PORTSMOUTH, Va. (WAVY) – You have probably been outside on a hot summer evening – when you see a flash! You can see the flash of the lightning, illuminating the storm cloud or the sky, but there’s no thunder. Why is that? Well, let’s explain…

A lot of people refer to this as heat lightning. The reason it’s called heat lightning is because it often occurs on hot summer days. However, there’s no such thing as heat lightning. You can have “heat lightning” on a cool fall day, if there are storms. But it’s more common in the summer when storms are taller.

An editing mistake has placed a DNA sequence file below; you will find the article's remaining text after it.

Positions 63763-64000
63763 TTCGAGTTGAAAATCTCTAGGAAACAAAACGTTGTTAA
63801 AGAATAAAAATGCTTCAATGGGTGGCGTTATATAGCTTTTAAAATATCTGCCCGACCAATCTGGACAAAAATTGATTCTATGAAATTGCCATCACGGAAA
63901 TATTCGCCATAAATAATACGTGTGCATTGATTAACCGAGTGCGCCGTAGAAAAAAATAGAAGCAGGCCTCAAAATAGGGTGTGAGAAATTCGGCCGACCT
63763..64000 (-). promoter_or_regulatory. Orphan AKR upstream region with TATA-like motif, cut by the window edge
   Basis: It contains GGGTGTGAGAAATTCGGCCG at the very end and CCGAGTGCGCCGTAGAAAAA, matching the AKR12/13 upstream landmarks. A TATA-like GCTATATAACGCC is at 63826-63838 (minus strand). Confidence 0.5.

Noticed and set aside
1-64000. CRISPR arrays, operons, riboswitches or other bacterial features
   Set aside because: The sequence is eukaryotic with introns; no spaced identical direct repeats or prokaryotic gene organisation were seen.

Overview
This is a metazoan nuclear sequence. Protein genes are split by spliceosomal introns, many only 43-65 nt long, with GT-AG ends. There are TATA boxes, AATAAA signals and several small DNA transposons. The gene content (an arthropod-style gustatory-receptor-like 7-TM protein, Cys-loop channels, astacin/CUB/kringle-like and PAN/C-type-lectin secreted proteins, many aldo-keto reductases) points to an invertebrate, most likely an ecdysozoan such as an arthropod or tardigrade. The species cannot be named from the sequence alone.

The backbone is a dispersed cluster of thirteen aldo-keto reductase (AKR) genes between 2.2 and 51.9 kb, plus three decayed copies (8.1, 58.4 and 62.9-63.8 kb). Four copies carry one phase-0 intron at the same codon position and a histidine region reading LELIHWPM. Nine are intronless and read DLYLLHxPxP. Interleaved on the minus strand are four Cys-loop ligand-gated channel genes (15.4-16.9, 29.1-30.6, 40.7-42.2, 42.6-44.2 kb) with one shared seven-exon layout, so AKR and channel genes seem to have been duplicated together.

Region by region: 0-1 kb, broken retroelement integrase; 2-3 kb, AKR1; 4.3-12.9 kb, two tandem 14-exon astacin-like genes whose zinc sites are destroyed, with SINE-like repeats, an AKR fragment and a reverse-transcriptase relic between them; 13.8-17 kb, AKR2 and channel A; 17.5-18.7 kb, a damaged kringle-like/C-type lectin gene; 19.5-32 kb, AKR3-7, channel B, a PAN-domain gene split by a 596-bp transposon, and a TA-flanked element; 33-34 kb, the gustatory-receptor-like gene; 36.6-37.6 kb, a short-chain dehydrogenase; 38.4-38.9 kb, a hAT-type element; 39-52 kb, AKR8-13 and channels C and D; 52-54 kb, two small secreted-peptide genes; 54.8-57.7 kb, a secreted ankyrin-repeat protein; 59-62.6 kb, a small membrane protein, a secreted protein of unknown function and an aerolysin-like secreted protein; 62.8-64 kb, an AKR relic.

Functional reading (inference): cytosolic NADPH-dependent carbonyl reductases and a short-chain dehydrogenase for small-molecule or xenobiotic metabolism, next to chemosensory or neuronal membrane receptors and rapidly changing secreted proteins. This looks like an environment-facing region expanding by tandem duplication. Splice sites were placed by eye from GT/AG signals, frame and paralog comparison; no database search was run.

Lightning always comes from a thunderstorm. What you’re seeing is the light from a distant storm that may be 20,000 to 40,000 feet tall. However, because the storm is too far away, the sound does not travel far enough to be heard. As a result, you see the lightning but don’t hear the thunder.